Horse-slaughter debate heats up

 Resize text         Printer-friendly version of this article Printer-friendly version of this article

In the wake of the European scandals over unlabeled horse meat turning up in prepared foods, the issue of horse slaughter in the United States has returned to the headlines this week. Horse slaughter has essentially been banned in the United States since 2007, when Congress passed an appropriations bill that specifically prevented the USDA from using funds to inspect horse-slaughter plants. Horses processed for meat in this country must by law have USDA inspection. Congress dropped the ban in 2011, but USDA has yet to approve any horse plants for inspection through its Food Safety and Inspection Service (FSIS).

This week, several news stories have brought the controversial issue back to the forefront, with the added twist regarding concerns over horsemeat surreptitiously entering the U.S. food supply. This week’s story angles include:

  • A plant in New Mexico reportedly is close to gaining USDA approval for horse slaughter.
  • Protest groups assembled in Oklahoma City where the federal Bureau of Land Management's Wild Horse and Burro Advisory Committee is meeting and where the Oklahoma legislature is considering a bill to end the state’s 50-year ban on horse slaughter.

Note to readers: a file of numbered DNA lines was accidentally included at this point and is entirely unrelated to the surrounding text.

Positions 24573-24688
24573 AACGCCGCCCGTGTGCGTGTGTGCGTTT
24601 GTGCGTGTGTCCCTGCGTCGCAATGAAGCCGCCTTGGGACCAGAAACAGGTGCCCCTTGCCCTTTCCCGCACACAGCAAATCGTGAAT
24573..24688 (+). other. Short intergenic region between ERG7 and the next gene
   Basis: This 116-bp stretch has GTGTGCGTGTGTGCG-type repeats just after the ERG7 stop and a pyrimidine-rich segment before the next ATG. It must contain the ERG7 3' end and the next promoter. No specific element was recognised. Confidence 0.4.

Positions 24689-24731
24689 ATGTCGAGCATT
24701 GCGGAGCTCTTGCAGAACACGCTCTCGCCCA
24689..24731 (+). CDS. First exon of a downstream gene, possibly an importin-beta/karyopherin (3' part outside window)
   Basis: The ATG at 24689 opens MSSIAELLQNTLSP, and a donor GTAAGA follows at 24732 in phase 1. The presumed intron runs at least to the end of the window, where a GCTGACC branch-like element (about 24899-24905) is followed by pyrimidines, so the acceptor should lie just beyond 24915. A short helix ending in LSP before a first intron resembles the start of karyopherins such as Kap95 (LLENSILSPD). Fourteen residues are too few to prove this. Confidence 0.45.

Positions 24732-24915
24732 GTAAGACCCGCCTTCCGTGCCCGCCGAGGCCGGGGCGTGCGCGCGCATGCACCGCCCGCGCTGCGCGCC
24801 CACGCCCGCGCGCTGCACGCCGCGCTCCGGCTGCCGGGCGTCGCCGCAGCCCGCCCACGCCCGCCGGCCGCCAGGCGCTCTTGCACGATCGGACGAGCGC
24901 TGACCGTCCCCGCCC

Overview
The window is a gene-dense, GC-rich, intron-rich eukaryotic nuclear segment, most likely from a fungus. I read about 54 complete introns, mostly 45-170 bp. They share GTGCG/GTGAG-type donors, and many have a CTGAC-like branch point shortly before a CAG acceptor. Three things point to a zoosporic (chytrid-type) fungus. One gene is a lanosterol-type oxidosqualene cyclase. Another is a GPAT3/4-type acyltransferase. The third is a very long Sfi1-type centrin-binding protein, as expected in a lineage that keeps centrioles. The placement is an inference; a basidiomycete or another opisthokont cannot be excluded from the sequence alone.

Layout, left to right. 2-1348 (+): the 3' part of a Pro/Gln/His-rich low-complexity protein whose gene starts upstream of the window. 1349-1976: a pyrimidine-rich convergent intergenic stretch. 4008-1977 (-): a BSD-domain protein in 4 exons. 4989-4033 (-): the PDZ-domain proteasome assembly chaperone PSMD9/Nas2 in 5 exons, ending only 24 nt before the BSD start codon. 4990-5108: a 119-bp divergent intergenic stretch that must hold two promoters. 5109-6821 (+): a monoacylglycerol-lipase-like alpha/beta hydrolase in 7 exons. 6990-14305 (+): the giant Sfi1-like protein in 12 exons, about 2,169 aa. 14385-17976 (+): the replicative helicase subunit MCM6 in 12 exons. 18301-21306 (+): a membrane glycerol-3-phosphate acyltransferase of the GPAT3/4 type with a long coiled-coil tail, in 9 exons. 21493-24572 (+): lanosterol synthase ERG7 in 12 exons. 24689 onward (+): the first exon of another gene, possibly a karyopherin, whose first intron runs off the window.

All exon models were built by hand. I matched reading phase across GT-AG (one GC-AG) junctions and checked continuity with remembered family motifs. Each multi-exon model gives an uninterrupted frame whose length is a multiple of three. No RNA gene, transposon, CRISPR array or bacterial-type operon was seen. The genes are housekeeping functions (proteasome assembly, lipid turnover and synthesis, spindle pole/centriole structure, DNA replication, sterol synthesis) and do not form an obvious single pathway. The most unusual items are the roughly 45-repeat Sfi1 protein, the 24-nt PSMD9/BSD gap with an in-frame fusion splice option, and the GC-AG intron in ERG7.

• The Obama administration reportedly is urging Congress to reinstate the federal ban on FSIS inspection for horse plants.

In addition to to the usual animal-rights groups, opponents of horse slaughter include many horse owners who view horses as companion animals rather than food animals. Many consumers also have opposed the practices as there is no historical tradition of eating horse meat in this country. When horses were commercially slaughtered in the United States, virtually all the meat was exported.

Supporters of horse slaughter include some horse associations and other livestock groups. The ban, they say, has led to neglect and mistreatment of old, unwanted horses, and thousands are shipped long distances for slaughter in Mexico. Some cattlemen and other horse owners see humane slaughter as the best alternative for old horses.

According to a New York Times article this week, Valley Meat Company in Roswell, New Mexico could gain FSIS inspections for horse slaughter within the next two months. The company filed a lawsuit against USDA last fall, and according to one of the company’s lawyers quoted in the Times article, the Justice Department asked for a 60-day extension for its response to the suit and indicated the USDA will approve inspections during that time.